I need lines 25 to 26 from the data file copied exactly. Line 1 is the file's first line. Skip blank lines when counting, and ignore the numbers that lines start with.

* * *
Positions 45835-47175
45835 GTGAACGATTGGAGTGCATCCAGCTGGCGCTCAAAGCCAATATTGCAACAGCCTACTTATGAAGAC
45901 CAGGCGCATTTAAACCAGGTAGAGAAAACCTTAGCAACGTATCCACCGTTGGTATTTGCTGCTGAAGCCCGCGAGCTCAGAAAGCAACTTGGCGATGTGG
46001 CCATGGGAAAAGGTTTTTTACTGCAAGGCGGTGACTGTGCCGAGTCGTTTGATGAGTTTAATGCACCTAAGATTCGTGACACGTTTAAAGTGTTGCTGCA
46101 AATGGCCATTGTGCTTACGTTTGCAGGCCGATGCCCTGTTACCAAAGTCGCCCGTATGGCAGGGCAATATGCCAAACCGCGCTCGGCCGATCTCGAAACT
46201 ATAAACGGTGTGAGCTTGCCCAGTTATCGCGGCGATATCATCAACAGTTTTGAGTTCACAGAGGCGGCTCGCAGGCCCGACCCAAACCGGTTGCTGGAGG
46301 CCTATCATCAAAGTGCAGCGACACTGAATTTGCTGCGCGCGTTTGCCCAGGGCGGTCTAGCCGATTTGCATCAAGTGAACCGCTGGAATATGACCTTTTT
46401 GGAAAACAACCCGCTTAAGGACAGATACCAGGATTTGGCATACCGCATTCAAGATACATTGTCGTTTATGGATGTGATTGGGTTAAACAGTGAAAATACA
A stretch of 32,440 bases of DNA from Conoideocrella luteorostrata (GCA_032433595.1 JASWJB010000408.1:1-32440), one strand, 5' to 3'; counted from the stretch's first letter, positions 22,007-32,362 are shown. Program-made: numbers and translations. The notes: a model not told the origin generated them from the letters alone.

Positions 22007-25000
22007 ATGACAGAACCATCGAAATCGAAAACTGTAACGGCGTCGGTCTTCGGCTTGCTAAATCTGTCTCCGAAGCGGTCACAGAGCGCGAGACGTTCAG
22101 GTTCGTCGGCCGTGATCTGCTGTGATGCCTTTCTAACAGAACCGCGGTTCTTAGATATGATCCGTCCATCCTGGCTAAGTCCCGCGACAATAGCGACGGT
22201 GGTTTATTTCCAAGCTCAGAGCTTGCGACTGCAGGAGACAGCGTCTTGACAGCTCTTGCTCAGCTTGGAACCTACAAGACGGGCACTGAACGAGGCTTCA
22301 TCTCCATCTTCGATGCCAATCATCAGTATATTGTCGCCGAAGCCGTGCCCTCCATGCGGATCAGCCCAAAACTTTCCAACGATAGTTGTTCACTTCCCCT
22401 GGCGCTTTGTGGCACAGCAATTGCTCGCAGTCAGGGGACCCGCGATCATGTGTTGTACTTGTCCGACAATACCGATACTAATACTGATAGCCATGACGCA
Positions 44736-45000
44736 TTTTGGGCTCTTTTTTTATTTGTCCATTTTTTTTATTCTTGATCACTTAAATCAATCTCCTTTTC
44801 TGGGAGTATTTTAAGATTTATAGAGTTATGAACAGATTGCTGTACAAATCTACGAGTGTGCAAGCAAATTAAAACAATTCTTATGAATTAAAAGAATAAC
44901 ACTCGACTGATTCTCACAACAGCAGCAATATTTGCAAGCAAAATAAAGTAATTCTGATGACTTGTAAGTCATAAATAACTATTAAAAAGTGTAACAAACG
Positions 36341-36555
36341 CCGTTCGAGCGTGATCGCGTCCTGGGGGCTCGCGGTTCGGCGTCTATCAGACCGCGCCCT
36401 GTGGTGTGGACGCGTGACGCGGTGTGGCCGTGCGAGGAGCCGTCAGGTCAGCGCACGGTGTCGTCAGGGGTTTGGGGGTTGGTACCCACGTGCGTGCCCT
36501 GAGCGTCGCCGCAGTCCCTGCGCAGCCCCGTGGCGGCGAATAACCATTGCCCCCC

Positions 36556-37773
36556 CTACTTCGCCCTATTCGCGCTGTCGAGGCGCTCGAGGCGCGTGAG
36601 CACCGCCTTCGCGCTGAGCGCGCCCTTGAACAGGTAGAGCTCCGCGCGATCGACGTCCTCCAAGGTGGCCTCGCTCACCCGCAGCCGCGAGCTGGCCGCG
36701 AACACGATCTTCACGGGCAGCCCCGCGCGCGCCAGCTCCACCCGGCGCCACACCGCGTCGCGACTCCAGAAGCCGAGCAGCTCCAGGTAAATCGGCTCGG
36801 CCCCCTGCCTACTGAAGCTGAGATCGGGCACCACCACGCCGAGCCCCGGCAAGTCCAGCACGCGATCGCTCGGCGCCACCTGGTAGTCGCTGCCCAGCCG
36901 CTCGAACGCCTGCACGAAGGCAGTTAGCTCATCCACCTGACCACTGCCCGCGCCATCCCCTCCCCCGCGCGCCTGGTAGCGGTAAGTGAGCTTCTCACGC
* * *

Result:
36556 CTACTTCGCCCTATTCGCGCTGTCGAGGCGCTCGAGGCGCGTGAG
36601 CACCGCCTTCGCGCTGAGCGCGCCCTTGAACAGGTAGAGCTCCGCGCGATCGACGTCCTCCAAGGTGGCCTCGCTCACCCGCAGCCGCGAGCTGGCCGCG